"From the information you provided me on our son, who I was shocked to hear had been included in their published study," he wrote to me, after we met again in California, "the data clearly appeared to be distorted."No, that can't be!
The Lancet paper was a case series of 12 child patients; it reported a proposed "new syndrome" of enterocolitis and regressive autism and associated this with MMR as an "apparent precipitating event." But in fact:Look what we have here!
- Three of nine children reported with regressive autism did not have autism diagnosed at all. Only one child clearly had regressive autism
- Despite the paper claiming that all 12 children were "previously normal," five had documented pre-existing developmental concerns
- Some children were reported to have experienced first behavioural symptoms within days of MMR, but the records documented these as starting some months after vaccination
- In nine cases, unremarkable colonic histopathology results--noting no or minimal fluctuations in inflammatory cell populations--were changed after a medical school "research review" to "non-specific colitis"
- The parents of eight children were reported as blaming MMR, but 11 families made this allegation at the hospital. The exclusion of three allegations--all giving times to onset of problems in months--helped to create the appearance of a 14 day temporal link
- Patients were recruited through anti-MMR campaigners, and the study was commissioned and funded for planned litigation
First to crack was “regressive autism,” the bedrock of his allegations.38 39 “Bear in mind that we are dealing with regressive autism in these children, not of classical autism where the child is not right from the beginning,” he later explained, for example, to a United States congressional committee.40All the numbers are references, I give you the first one for the lulz:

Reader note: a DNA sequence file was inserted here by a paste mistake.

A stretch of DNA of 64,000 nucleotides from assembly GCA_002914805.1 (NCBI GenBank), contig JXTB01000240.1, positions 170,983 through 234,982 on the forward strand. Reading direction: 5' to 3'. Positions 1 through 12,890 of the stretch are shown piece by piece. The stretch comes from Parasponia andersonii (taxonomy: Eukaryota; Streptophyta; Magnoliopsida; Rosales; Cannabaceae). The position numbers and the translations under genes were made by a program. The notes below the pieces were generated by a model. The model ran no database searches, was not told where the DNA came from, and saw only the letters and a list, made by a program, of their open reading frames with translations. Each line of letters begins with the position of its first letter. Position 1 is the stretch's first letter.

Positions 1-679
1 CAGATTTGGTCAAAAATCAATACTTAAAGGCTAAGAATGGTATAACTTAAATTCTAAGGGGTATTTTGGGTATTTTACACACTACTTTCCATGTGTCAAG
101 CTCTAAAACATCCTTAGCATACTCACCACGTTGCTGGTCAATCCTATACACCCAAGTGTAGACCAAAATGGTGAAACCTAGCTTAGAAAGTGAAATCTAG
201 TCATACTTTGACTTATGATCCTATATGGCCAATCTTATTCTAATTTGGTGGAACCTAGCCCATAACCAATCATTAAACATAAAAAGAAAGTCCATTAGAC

But only one—child 2—clearly had regressive autism.41 Three of nine so described clearly did not. None of these three even had autism diagnoses, either at admission or on discharge from the Royal Free.
The paper did not reveal that two of this trio were brothers, living 60 miles south of the hospital. Both had histories of fits and bowel problems42 recorded before their MMR vaccinations.43 44 The elder, child 6, aged 4 years at admission, had Asperger’s syndrome,45 which is distinct from autism under DSM-IV, is not regressive,46 and was confirmed on discharge.47 His brother, child 7, was admitted at nearly 3 years of age without a diagnosis,48 and a post-discharge letter from senior paediatric registrar and Lancet coauthor David Casson49 summarised: “He is not thought to have features of autism.”50
The third in the trio, child 12, was enrolled on the advice of the brothers’ mother—reported in media to be a JABS activist, and who had herself “only relatively recently”51 blamed the vaccine. Child 12 was aged 6 at admission and had previously been assessed for possible Asperger’s syndrome at Guy’s Hospital, London, by a renowned developmental paediatrician.52 53 She diagnosed “an impairment in respect of language”—an opinion left undisturbed by Berelowitz.54 55
Mrs 12 was a GMC witness at its mammoth hearing, which between July 2007 and May 2010 ran for 217 days. She explained that the brothers’ mother had made her suspicious of MMR and had given her Barr’s and Wakefield’s names.56 Mrs 12 then approached them and filed a statement for legal aid before her son was referred.57
“It was like a jigsaw puzzle—it suddenly seemed to fit into place,” she told the panel, describing how she concluded, four years after the boy was vaccinated, that MMR was to blame for his problems. “I had this perfectly normal child who, as I could see, for no apparent reason started to not be normal.”
The 12 children were admitted between July 1996 and February 1997, and others had connections not revealed in the paper, almost as striking as the trio’s. The parents of child 9 and child 10 were contacts of Mrs 2, who ran a group that campaigned against MMR. 58 And child 4 and child 8 were admitted—without outpatient appointments59—for ileocolonoscopy and other invasive procedures, from one Tyneside general practice, 280 miles from the Royal Free, after advice from anti-MMR campaigners.60
38 Andrew Wakefield. Evidence to the panel. (a) Day 49. “Q: What did you understand that phrase to mean, ‘pilot study’? A: This refers specifically and exclusively to the Legal Aid Board pilot study. That is, the investigation of five children with Crohn’s disease and five children with regressive autism and gastrointestinal symptoms.” (b) Day 52. “Q: The second aspect concerns the second box down, which is noted ‘Diagnosis’ and you see what you have written there: ‘Regressive autism + ? inflammatory bowel disease’. Again, what did you intend to convey by using that expression on this document? A: Based upon my understanding at the time, that was the likely diagnosis in this child.”What weasel words by Andrew Wakefield.